Sri Lankan human rights activist and feminist Nirmala Rajasingam will speak at 6:30 p.m. Friday, Feb. 20 in 120 Kane. Rajasingam, who attended university in the United States and returned to Sri Lanka radicalized, was jailed by the Sri Lankan government for her association with the Liberation Tigers of Tamil Eelam. The Tigers subsequently broke her out of prison, but she soon became disillusioned with their disregard for democracy and human rights, left the organization and relocated to London.
Rajasingam’s sister, Dr. Rajani Thiranagama, stayed in Sri Lanka to document human rights abuses there, and was assassinated in 1989. Both of their stories are recounted in the moving Helen Klodawsky documentary No More Tears Sister (National Film Board of Canada).
Nirmala continues her life of activism through work as a legal defender for refugees in Britain as well as acting as a leading member of several London-based human rights and democracy organizations, including the Sri Lanka Democracy Forum and the South Asia Solidarity Group. Her lecture will discuss the appeal and danger held by armed struggle and nationalist movements, the ways that gender shaped her experience of violent conflict, and the problems of protecting minority rights in post-colonial majoritarian democracies.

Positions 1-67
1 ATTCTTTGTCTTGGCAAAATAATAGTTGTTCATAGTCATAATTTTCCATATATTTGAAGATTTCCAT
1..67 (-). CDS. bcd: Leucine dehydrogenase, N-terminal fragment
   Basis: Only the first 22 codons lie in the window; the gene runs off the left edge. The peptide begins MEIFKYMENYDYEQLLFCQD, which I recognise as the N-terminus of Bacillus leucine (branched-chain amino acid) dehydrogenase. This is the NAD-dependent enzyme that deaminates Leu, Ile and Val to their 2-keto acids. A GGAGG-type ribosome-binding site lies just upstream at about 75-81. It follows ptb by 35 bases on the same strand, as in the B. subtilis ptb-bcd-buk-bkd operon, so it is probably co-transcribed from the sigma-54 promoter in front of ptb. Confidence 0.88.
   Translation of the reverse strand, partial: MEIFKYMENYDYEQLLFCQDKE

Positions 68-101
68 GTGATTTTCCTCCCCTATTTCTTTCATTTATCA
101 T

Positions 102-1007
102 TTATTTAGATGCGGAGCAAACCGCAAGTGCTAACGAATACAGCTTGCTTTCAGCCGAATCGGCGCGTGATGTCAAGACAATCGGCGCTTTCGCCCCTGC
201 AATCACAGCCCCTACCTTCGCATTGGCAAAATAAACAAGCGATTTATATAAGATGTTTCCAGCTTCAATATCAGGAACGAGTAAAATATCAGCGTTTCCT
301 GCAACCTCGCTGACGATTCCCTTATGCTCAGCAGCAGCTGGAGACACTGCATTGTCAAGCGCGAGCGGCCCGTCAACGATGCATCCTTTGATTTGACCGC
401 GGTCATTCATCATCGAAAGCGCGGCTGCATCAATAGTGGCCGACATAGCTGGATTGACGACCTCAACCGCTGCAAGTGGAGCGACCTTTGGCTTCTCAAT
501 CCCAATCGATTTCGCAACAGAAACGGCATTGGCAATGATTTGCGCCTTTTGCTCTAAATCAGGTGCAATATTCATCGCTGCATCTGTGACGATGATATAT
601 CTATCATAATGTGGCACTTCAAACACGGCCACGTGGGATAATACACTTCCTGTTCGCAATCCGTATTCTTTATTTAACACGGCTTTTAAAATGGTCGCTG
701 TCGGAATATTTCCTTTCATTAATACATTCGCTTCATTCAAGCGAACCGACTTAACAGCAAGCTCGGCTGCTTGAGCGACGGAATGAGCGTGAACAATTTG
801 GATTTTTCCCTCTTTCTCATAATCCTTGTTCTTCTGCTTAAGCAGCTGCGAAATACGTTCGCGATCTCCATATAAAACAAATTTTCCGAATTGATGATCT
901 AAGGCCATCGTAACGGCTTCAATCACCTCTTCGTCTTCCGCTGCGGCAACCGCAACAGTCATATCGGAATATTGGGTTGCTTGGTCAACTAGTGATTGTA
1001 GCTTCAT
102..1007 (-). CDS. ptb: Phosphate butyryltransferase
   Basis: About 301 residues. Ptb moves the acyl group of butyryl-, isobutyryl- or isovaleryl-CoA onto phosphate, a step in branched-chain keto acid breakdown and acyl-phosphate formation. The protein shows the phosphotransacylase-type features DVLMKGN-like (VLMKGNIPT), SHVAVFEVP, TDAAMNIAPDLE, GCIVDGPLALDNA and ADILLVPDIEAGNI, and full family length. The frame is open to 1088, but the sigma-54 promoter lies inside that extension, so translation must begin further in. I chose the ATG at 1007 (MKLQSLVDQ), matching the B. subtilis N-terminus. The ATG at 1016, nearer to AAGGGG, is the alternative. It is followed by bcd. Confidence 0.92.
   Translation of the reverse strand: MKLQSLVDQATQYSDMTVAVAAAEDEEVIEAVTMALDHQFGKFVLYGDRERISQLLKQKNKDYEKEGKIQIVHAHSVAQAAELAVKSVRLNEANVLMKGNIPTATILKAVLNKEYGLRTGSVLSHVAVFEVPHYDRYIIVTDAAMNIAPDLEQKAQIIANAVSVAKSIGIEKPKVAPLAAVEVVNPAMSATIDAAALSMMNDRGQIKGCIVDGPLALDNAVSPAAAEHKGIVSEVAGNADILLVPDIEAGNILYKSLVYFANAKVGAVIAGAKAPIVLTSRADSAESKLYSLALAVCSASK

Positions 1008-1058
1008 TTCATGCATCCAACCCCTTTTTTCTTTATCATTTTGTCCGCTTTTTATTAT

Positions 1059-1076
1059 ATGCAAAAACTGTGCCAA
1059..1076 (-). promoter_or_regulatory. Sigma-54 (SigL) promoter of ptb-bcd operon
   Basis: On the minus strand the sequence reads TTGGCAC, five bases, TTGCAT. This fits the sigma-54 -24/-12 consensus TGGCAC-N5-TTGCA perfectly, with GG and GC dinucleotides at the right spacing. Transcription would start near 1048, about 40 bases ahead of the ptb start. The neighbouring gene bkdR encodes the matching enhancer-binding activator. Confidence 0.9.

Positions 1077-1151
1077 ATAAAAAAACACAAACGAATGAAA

The lecture is part of the “Veterans of Intercommunal Violence” series sponsored by the Clowes Center for Conflict and Dialogue Studies and the Comparative History of Ideas Program. It is free and open to the public.